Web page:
I left in early 2011. The timing could not have been better. Shortly afterwards, we learned that my stepfather was terminally ill and he died very quickly. Being unemployed for that period of time allowed me to be there for important decisions and take care of arrangements, not to mention to grieve and not put on a face for other people who didn't care and were not interested in my pain. Because my personal life turned upside down so quickly after leaving my job, I did not give much thought to what was happening there again for a while.

Time changes a lot of things, though. I am again working for a school. This one is a public community college district and this time, I am not in a position to advise students on a particular program or course of study. My job is completely removed from the loans they are taking out and the grant money getting funneled to the school for their studies. But I am always watching and I see something happening that I predicted three years ago: the student loan bubble is beginning to burst. My old employer has made swift and startling changes to keep in line with federal policy and to change the name they made for themselves It is all too little, too late. The only thing they will affect is their bottom line.

So many of the students that passed through their virtual doors graduated into an economic recession or dropped out entirely. Without the help of a decent degree, a college alumni office or career center, they floundered about, never making enough money to start paying off those loans. There are literally millions of them. Those loans are getting bigger through the magic of compound interest. The likelihood of them getting paid back is inversely proportionate.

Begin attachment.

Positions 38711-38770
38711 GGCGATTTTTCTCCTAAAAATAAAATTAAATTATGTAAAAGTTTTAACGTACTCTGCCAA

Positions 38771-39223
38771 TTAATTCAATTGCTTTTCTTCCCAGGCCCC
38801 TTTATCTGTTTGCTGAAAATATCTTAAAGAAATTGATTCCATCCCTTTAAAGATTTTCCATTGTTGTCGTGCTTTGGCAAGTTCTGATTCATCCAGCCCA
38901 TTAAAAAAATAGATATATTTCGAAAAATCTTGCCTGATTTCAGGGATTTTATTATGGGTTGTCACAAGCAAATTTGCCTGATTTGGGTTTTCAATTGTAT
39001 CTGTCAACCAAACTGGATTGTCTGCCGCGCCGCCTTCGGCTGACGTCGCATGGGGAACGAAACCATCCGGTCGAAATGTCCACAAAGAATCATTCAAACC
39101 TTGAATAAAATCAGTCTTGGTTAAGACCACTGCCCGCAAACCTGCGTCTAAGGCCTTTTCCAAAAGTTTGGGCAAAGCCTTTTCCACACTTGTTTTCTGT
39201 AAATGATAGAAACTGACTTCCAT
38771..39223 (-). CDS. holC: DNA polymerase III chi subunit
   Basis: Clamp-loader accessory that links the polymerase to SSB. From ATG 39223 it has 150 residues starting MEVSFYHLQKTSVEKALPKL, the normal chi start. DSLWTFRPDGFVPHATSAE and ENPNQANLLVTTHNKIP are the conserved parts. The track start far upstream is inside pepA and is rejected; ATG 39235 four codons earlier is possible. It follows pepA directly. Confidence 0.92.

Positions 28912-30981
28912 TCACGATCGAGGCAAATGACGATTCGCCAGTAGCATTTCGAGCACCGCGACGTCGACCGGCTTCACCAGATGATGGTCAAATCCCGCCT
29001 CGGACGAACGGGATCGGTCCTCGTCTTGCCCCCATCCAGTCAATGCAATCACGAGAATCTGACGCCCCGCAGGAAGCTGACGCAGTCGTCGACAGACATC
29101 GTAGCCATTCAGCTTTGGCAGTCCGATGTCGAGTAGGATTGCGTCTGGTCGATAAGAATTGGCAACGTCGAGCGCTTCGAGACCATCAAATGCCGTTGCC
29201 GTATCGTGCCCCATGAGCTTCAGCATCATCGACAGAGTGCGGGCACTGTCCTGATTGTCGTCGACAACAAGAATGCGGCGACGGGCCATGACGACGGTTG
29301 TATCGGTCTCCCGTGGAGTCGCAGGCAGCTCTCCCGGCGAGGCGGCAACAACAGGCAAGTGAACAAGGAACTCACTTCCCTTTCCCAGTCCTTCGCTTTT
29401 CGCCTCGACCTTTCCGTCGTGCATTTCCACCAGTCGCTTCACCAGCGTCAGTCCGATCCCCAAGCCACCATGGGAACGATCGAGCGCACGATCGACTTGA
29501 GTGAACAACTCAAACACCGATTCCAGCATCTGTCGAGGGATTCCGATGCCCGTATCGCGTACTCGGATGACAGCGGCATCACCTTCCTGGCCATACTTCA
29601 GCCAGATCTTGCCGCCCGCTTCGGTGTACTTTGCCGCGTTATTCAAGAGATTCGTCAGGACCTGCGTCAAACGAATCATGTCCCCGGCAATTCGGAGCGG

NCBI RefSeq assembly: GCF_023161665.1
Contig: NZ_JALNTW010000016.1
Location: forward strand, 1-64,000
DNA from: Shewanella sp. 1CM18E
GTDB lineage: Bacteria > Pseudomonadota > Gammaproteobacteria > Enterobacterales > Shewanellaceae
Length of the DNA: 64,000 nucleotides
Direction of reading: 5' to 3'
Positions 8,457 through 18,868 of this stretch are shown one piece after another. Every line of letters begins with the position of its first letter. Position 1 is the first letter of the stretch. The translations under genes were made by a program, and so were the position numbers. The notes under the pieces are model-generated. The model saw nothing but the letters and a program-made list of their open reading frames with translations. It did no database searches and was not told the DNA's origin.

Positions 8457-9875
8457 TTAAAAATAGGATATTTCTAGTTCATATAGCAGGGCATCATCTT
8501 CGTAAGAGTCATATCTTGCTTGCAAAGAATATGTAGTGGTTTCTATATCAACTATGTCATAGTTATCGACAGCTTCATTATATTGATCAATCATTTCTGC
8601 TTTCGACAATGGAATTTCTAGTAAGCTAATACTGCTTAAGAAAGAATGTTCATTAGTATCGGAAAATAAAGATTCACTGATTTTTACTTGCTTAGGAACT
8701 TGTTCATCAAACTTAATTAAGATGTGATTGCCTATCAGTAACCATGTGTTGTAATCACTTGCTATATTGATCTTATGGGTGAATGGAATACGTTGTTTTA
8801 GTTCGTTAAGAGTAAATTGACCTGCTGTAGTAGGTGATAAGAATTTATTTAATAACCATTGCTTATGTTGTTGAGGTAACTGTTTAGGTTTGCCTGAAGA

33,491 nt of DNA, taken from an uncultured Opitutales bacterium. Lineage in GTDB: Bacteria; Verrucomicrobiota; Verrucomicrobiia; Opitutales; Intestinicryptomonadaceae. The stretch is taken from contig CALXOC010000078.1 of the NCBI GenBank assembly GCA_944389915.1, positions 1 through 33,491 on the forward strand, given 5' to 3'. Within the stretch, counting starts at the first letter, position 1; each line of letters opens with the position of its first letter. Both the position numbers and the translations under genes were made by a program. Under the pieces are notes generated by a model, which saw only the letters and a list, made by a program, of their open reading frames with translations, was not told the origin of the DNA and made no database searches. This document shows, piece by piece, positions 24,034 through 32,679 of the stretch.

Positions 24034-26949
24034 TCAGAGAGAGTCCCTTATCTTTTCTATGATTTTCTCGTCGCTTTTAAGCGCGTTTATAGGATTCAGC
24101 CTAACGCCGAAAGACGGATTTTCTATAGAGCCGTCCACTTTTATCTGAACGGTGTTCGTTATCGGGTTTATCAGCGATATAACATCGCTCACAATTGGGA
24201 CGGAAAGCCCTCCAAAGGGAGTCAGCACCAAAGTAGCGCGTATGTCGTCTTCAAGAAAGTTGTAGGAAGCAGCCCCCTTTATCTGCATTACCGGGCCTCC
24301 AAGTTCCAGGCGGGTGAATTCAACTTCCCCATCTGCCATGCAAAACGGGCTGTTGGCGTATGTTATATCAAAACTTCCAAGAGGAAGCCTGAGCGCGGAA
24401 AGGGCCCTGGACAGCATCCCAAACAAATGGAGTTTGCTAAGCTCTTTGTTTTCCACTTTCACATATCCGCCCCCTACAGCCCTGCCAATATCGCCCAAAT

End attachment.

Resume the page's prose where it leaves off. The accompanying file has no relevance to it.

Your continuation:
The bubble is enormous. Who is to blame? The students for taking the loans? The schools for convincing them with every legal method that it was a good idea? Who will we bail out this time? The schools owe no money. The debt is to the United States government. We have the most divided Congress in history. Will we take the steps to stop predatory schools? Will we bail out students who have no hope of paying back an ever-increasing loan? Consumers never come out ahead in these deals.

I paid less than half of the cost these students pay. I attended a well respected public state university and have been able to maintain steady employment ever since. Even when I left a job in a terrible economic climate without a back up plan. I feel terrible for people who did not get out of their education what they really needed. I feel even worse for their future and the money they will be expected to pay, with the least chance of making it. Their salaries will be among the lowest, while their debt will be enormous.

The most unexpected thing I learned about higher education was that while yes, I still believe everyone deserves a higher education, the truth is that many are not prepared for one. They cannot do basic course work, manage a class or two at a time, write the papers, or do the research needed to found their arguments. We may have to scale back this plan to give everyone a higher education. And not because they don't need it. Its because they are not prepared for it. Which raises questions about public schools, of course. That argument is for another day though.

Right now, it would be wise to remember what happened with housing. Get your umbrella, the shit is hitting the fan.